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SpiceJet grounds all 3 Boeing 737 cargo aircraft after defect discovered

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The aircraft were operated by SpiceXpress, the cargo division of SpiceJet. SpiceXpress fleet increased to four aircraft during the September quarter with the induction of a 737-800 Boeing converted freighter.

Domestic airline SpiceJet on Friday said that it has grounded all three of its standard Boeing 737 freighter aircraft after the plane supplier discovered a potential defect. As of September 30, the airline had four freighter aircraft--three standard-body 737 and one 737-800 Boeing converted freighter.
These aircraft were converted to freighters by Israeli Aerospace Industries (IAI). The potential defect was discovered during an internal examination of IAI's manufacturing facilities. SpiceJet informed the BSE that a defect has been found in the process used to manufacture 9G rigid barrier, which provides a lightweight solution for separating crew and cargo, installed on these aircraft.
"These aircraft will return to operations after regulatory clearance," it said. The airline was operating nine scheduled departures six days a week by the three freighter to Hong Kong from Delhi, Kolkata and Guwahati and one domestic rotation connecting Hyderabad, Delhi, Mumbai, Bengaluru and Chennai.
The aircraft were operated by SpiceXpress, the cargo division of SpiceJet. SpiceXpress fleet increased to four aircraft during the September quarter with the induction of a 737-800 Boeing converted freighter (BCF).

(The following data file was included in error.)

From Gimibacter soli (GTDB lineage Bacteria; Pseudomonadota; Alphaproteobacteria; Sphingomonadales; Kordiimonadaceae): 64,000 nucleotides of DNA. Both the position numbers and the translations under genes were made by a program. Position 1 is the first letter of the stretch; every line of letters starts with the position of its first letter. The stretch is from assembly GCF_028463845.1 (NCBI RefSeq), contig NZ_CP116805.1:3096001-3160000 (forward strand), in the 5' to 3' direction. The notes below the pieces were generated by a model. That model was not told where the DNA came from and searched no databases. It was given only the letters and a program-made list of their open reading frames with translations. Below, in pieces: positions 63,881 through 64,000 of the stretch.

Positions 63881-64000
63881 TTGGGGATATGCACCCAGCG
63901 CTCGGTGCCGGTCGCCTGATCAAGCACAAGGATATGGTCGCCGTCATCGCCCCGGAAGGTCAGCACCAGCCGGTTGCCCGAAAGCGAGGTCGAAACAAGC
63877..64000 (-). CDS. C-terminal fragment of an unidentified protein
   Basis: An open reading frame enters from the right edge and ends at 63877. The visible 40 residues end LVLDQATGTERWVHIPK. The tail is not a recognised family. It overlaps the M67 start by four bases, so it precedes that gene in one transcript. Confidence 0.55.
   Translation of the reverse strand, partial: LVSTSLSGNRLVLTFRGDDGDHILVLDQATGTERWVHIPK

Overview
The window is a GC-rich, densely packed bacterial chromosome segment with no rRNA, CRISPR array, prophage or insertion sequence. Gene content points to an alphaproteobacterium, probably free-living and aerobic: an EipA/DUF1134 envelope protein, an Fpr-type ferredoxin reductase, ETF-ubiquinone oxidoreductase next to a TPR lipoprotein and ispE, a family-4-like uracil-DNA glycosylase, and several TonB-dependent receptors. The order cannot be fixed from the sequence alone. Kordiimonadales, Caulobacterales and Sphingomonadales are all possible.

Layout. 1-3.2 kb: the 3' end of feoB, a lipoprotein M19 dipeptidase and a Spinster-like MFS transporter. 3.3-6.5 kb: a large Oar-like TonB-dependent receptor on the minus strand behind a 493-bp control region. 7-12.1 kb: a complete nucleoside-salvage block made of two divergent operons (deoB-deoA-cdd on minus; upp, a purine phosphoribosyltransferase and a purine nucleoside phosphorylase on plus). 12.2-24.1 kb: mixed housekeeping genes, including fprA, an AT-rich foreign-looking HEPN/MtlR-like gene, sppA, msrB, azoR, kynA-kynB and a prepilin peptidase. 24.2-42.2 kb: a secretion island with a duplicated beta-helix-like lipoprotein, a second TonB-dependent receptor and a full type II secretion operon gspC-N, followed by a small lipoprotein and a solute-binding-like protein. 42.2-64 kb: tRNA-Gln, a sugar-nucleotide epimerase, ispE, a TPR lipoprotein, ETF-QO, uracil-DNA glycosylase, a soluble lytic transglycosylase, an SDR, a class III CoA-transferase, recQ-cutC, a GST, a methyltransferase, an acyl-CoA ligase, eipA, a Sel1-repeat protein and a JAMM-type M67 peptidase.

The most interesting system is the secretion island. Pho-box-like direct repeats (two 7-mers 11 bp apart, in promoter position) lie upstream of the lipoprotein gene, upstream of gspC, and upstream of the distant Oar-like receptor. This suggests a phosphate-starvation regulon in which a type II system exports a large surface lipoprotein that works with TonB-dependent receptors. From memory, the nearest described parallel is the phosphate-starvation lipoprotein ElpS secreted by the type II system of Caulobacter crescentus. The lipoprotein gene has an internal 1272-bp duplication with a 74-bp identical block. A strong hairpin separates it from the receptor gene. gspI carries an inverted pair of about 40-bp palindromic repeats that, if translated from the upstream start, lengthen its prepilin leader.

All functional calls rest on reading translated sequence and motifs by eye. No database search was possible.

The BCF was taken on lease from NGF Alpha Limited, a division of Spectre Cargo Solutions, a Texas-based aircraft trading and leasing company. Built on the next-generation 737 passenger airplane, the 737-800 BCF offers operators lower cost per payload tonne than older standard-body freighters and can carry up to 52,800 pounds (23.9 metric tonnes) of payload.
With the four freighter aircraft, the airline operated scheduled services on Mumbai – Sharjah - Mumbai, Delhi – Hanoi - Delhi, Bengaluru–HongKong–Kolkata-Bengaluru, Delhi–Mumbai-Delhi, Chennai–Hyderabad–Delhi–Mumbai–Bengaluru-Chennai sectors.
In addition, SpiceXpress also operated charters in the Gulf region and transported livestock to Sharjah from Mumbai and non-scheduled services on Delhi–Indore–Ahmedabad–Bengaluru-Delhi and Delhi–Hyderabad–Chennai–Kolkata-Delhi sectors.
In the winter 2019 schedule, SpiceXpress had also added Dhaka as a freighter destination operating Delhi-Kolkata-Hyderabad-Chennai route.
This development is another jolt for the airline which continues to incur higher expenses on account of grounding of its 13 B737 MAX aircraft.
The MAX planes were grounded worldwide in March after two fatal accidents involving the aircraft model and the re-certification process.  Re-introduction of these aircraft was earlier expected to start in 2019, but now it has been pushed to 2020, CNBC-TV18 reported this on Monday.
The low-cost carrier posted a net loss of Rs 462.6 crore in the September  quarter due to additional costs arising out of grounding of MAX aircraft and low yields in a seasonally weak quarter. During the quarter, the airline struggled with lower pricing power and had to incur a higher fuel cost as it used "sub-optimal" B737 NG aircraft which it acquired from the Jet Airways fleet whereas MAX would have provided the airline 20 percent more fuel efficiency. Fuel costs account for nearly 40 percent of an airline's expenditure in India.